Whether I was able to hoodwink ‘Mr Dapper Geniality’, I think not, but I told him that I wanted to take the work route and felt there was enough career prospect for me in the motor industry. I did not say, that although my results had not yet arrived, I was sure there was no possibility of the ‘A’Level route being an option for me!

So, ‘Mr Dapper Geniality’ gave me the details of the company where I was to appear for a second interview. Not one of the big dealerships that I was expecting but a medium sized garage that, at least, was on a bus route for me from home.

I realised later that this second interview was, in fact as much for me to approve the garage as for the garage to approve me. The works manager who met me was a very kind agreeable sort of man who made me feel very comfortable. I was to have a very good long term relationship with him. The only questions I asked were. What tools do I need? Answer: A pair of pliers and a screwdriver would be useful. When do I come to work? Answer: Next Monday at 8.30am. Problem: I am going on holiday next Monday for two weeks. Answer: Come on the Monday after. That was how easy it was to get a job, particularly in the motor industry.

So, mid August, one week before my sixteenth birthday, I boarded the bus with much trepidation. I was eventually to be supplied with overalls but at the moment was swathed in a pair that would have adequately covered me fifty years later but at the time contained about 40% more material than was necessary. Screwdriver and pliers along with sandwiches accompanied me in an ex War Department shoulder bag.

I duly reported to the works manager who put me in the care of a mechanic who at the time seemed a little put out at having to worry about my well being and introduction to the industry.

So my first day started with me looking at the bottom half of a pair of overalls along with some boots that stuck out from underneath a Standard 8.

Standard 8

Standard 8

Now to put things in context. In a modern garage, each mechanic has a lift, in many cases two, that lift vehicles to whatever height is comfortable to work on. There is lots of room under the car and people can work as a team without crawling on a floor that often collects drips and spills of oil, water and anything else that falls from a vehicle at various times. Lifts have built in lighting systems so visibility is excellent.

I was not in a modern garage! The car ‘we’ were working on was supported on what are known as axle stands. These raised the car about 30 centimetres from the ground and the mechanic was laid on the floor. There was no comfort trolley or board available at his time: if the floor was wet, oily or dirty, so were you!

My job was to pass tools to the hand that occasionally appeared alongside the lower half of this person who appeared to be trapped under the car. “Pass the quarter wit” would be met with consternation and “What is that?” “Pass the seven-sixteenths wit socket, ratchet and universal” left me wondering where I was going to dredge up the language that I had obviously dreamed through at school! Nowadays, tools are all simply metric and marked in millimetres indicating the distance between the flat faces of spanners or sockets. Then, we were heading towards metrication but it would not be adopted for another ten years. So we had fractions of inches: half-inch, seven sixteenths etc. that were used on american generic cars (Fords, Vauxhall- General Motors) and Whitworth that were used on older British built car (Standard, Triumph, Austin, Morris).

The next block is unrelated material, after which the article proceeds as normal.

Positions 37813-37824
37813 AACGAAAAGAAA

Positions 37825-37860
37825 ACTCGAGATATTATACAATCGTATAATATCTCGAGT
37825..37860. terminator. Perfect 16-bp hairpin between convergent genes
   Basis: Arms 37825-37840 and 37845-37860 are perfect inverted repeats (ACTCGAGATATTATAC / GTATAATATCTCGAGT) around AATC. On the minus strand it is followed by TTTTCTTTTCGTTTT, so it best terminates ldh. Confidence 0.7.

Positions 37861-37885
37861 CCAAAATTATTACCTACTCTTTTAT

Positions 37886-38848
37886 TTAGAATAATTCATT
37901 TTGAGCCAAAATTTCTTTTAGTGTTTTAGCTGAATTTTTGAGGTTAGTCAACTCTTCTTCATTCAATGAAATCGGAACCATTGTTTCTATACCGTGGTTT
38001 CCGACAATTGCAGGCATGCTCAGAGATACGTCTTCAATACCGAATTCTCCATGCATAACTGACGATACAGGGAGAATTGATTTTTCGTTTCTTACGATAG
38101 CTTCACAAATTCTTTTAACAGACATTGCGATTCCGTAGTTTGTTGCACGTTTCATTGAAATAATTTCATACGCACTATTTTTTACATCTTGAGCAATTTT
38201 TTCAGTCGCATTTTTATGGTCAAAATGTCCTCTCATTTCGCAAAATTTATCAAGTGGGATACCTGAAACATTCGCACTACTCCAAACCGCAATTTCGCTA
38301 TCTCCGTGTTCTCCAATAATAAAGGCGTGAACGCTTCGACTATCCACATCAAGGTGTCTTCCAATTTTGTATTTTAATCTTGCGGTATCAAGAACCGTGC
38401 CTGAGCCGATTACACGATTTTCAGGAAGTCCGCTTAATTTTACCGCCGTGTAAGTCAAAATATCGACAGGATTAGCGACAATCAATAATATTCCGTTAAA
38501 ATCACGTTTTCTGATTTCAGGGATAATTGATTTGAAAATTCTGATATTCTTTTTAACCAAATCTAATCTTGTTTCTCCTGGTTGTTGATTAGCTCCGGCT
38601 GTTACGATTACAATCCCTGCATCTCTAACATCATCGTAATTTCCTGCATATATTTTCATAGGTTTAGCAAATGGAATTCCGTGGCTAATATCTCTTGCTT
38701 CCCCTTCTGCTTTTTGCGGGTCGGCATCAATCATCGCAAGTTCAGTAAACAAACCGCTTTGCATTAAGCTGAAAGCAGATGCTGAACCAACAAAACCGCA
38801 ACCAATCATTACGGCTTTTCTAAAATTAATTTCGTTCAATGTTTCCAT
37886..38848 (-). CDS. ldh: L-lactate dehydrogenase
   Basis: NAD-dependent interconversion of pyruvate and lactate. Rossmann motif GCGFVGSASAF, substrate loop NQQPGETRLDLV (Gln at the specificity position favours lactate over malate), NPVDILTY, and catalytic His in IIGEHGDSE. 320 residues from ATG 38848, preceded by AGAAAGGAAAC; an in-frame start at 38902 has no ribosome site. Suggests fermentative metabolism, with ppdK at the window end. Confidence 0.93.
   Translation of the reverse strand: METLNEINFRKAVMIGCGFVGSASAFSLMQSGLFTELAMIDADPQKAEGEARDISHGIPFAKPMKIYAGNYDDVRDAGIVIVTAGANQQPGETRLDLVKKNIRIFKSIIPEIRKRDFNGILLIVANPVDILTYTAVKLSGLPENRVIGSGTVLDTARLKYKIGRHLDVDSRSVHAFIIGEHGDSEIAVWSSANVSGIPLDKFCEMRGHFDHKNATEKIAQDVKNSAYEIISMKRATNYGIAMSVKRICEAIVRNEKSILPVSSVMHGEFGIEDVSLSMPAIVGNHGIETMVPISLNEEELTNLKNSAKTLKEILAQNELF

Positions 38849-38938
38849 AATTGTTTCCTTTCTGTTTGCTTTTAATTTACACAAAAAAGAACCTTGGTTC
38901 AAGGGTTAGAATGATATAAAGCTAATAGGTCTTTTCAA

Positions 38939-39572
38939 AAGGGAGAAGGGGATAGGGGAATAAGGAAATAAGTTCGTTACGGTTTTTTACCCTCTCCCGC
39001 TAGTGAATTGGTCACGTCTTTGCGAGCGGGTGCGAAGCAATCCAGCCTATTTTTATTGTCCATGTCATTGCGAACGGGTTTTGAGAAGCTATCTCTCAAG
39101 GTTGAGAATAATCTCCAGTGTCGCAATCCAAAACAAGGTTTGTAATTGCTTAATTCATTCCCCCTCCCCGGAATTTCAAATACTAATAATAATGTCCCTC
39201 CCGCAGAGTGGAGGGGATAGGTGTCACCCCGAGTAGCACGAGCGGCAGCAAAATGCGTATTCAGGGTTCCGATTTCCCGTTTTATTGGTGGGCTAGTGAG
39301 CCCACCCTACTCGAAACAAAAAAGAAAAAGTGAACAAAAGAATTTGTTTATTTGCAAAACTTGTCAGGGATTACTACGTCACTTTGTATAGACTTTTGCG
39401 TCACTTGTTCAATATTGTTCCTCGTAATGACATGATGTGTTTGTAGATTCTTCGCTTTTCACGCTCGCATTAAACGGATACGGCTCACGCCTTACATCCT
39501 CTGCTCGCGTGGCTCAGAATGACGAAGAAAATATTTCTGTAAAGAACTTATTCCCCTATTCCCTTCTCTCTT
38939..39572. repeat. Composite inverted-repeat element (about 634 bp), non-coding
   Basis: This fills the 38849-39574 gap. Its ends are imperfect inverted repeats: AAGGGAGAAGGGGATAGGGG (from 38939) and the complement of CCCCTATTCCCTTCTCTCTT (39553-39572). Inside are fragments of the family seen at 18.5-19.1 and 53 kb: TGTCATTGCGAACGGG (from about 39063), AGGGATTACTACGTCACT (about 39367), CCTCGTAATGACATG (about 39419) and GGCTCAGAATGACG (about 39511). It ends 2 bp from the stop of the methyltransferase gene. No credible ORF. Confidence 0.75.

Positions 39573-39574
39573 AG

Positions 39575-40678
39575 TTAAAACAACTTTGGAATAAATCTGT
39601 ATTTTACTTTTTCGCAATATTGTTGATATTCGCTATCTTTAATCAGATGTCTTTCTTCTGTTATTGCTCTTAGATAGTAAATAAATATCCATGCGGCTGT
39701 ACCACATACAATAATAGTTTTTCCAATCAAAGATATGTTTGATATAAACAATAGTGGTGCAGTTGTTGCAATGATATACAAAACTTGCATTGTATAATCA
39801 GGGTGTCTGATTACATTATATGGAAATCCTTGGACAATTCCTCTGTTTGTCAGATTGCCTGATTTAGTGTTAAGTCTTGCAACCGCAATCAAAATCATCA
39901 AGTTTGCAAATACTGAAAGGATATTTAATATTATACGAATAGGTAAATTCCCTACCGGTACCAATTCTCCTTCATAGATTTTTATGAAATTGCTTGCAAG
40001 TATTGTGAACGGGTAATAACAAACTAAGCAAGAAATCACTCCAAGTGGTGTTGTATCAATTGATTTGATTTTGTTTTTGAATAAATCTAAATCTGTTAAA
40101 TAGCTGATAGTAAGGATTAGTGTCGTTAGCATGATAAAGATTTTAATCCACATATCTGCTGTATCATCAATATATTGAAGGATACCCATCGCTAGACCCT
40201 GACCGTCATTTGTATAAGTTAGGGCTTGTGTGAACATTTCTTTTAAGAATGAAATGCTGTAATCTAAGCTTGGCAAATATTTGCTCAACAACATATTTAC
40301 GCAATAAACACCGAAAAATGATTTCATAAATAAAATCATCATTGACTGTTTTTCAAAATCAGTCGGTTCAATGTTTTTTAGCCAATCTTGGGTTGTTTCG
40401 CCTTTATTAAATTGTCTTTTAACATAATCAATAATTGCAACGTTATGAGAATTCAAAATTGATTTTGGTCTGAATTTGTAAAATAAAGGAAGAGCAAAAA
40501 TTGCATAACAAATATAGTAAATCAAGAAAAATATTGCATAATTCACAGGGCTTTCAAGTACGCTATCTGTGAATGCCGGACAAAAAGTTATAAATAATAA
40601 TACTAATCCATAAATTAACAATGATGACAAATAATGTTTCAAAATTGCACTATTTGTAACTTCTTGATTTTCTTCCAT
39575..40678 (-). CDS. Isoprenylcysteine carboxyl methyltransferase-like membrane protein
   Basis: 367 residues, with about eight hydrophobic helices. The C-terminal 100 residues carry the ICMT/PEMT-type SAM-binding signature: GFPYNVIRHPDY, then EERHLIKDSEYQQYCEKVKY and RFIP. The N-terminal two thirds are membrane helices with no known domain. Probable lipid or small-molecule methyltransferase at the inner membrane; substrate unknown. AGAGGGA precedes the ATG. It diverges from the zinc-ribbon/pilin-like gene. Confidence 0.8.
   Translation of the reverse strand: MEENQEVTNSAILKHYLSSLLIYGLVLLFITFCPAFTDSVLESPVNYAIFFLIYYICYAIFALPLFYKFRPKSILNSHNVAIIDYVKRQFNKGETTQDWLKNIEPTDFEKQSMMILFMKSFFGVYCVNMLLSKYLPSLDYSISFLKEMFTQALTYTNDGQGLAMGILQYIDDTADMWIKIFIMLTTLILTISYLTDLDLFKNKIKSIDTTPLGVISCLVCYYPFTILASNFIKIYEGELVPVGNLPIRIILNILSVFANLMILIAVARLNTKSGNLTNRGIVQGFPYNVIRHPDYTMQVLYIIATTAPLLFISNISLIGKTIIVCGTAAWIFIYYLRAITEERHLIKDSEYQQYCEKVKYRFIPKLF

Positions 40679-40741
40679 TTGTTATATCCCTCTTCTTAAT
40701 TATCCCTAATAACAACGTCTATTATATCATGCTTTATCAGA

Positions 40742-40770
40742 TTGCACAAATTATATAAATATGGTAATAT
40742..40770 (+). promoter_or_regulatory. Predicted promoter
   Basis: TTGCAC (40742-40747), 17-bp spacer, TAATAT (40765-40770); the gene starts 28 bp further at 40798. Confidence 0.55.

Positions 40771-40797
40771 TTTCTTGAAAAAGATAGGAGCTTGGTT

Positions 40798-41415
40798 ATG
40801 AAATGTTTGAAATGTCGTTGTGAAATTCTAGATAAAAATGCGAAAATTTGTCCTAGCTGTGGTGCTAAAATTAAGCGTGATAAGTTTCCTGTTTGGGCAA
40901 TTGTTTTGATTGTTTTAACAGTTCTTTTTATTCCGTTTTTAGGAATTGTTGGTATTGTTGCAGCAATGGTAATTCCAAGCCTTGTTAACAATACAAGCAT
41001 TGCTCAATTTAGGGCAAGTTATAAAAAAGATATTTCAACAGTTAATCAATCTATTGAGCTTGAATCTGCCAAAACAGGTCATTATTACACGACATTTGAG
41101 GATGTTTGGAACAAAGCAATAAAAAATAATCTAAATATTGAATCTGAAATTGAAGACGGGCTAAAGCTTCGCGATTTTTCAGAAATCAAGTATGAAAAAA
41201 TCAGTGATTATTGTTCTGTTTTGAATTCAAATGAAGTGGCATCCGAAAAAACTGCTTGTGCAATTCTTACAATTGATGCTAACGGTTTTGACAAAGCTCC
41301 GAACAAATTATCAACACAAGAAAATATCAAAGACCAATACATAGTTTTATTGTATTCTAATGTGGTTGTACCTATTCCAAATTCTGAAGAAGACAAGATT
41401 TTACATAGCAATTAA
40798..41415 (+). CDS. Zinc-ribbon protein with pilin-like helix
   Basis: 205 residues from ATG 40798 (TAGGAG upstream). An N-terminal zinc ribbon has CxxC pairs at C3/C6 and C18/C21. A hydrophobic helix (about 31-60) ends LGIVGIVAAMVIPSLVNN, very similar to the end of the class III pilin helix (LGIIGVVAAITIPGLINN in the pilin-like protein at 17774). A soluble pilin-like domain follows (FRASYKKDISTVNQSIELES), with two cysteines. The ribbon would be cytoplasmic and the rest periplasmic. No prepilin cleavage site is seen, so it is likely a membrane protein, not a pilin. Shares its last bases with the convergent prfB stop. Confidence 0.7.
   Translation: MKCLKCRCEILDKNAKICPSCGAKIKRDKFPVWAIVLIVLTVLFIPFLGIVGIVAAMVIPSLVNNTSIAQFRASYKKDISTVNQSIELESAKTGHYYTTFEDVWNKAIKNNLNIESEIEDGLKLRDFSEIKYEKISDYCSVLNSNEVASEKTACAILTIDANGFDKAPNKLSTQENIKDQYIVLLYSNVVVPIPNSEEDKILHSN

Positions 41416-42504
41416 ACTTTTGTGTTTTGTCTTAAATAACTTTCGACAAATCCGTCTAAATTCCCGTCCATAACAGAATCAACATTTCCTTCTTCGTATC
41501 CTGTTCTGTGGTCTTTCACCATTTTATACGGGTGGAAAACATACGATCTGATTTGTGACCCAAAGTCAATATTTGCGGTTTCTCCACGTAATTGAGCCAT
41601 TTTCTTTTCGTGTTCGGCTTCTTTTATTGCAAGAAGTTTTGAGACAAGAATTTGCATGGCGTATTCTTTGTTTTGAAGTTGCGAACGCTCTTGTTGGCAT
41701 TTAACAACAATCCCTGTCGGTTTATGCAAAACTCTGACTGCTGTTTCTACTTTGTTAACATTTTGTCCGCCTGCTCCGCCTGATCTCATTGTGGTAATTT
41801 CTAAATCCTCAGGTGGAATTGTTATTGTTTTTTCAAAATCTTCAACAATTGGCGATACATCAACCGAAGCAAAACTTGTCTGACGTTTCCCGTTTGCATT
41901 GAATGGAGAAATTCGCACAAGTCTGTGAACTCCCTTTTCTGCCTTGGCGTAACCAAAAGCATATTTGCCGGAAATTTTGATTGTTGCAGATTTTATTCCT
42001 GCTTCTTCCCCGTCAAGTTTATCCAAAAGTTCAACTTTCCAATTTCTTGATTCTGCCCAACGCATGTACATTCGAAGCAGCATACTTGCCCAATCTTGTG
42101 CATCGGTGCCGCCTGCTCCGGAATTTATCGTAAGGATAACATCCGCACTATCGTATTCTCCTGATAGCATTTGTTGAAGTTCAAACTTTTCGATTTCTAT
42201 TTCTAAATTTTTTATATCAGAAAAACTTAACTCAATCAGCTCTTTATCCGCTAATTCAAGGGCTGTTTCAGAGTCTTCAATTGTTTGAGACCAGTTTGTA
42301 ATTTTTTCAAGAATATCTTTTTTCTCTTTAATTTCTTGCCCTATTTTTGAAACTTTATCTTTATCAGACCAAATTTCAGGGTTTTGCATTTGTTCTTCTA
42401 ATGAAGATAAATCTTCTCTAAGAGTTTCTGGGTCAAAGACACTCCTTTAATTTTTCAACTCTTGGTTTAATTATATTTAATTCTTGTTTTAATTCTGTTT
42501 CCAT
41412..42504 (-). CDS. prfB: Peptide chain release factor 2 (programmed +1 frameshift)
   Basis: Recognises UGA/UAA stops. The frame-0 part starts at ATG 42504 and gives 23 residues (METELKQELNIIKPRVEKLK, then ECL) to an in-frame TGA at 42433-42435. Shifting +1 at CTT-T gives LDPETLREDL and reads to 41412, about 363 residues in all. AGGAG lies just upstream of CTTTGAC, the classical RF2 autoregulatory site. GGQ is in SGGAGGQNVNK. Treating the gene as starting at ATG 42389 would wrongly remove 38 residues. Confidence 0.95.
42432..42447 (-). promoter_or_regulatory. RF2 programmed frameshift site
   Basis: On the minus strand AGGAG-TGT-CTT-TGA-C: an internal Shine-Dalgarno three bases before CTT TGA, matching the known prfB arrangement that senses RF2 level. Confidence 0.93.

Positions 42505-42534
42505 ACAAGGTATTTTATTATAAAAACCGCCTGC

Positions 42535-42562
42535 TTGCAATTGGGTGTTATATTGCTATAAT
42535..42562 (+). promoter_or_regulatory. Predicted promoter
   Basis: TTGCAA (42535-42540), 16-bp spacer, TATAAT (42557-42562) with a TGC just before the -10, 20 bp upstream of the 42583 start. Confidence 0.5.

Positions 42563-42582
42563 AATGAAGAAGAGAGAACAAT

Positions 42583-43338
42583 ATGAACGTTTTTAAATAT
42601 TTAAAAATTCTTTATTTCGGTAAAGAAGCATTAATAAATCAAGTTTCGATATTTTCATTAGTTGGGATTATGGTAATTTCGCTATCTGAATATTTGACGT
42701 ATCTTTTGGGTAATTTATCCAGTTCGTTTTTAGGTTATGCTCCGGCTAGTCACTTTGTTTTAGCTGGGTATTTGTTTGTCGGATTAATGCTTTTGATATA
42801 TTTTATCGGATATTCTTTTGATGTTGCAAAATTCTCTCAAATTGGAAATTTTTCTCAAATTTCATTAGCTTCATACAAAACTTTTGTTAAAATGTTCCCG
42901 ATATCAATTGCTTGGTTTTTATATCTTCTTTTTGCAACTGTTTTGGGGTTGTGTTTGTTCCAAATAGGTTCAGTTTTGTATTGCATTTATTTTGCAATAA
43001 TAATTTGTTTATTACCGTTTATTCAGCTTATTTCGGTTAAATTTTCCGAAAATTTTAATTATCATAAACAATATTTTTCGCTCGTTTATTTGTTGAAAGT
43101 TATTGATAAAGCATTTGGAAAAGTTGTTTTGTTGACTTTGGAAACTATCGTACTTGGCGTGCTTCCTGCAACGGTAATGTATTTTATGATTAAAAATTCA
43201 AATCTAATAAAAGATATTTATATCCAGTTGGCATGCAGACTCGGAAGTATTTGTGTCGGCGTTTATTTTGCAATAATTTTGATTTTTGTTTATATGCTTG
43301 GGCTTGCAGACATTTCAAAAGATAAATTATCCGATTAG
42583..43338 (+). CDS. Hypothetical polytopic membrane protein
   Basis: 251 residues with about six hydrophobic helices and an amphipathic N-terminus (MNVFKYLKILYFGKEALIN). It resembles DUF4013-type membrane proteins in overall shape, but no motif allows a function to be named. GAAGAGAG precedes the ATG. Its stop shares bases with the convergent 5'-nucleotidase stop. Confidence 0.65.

After about half an hour of being totally bewildered and confused, two other apprentices approached me and said I needed to go with them. Dougie and Glen it appears were old hands and knew all the ropes. They had started two weeks before; when I should have started but for my holiday. I had missed out further on my education!

Now I was to be introduced to the most important part of my new job. Making tea and collecting orders for sandwiches. These had to be present when the rest of the workshop staff arrived in the ‘canteen’ for their tea break. We started by wandering around the workshop floors. There were two levels, ground floor for commercial vehicles and first floor for cars. About twenty five people were employed in the workshops and the works offices and most would order something for their break. Bacon, sausage, eggs or any combination of same were the popular choices. The tea was made in a big electric urn, no alternative was available, no coffee (too posh), no Earl Gray (was he a general in the first world war? Definitely too posh).

At least the tour of the workshop prepared me for the uncouth nature of the business that was to shape my future. Of course the language as such was not new to me but the fluency of it certainly was. Before, foul language was something that was used to indicate foul moods or temper, now, it had a life of its’ own and generally engendered no offence whatsoever. I also found that I had a cousin working there on the commercial vehicles. Everyone called him Ginner.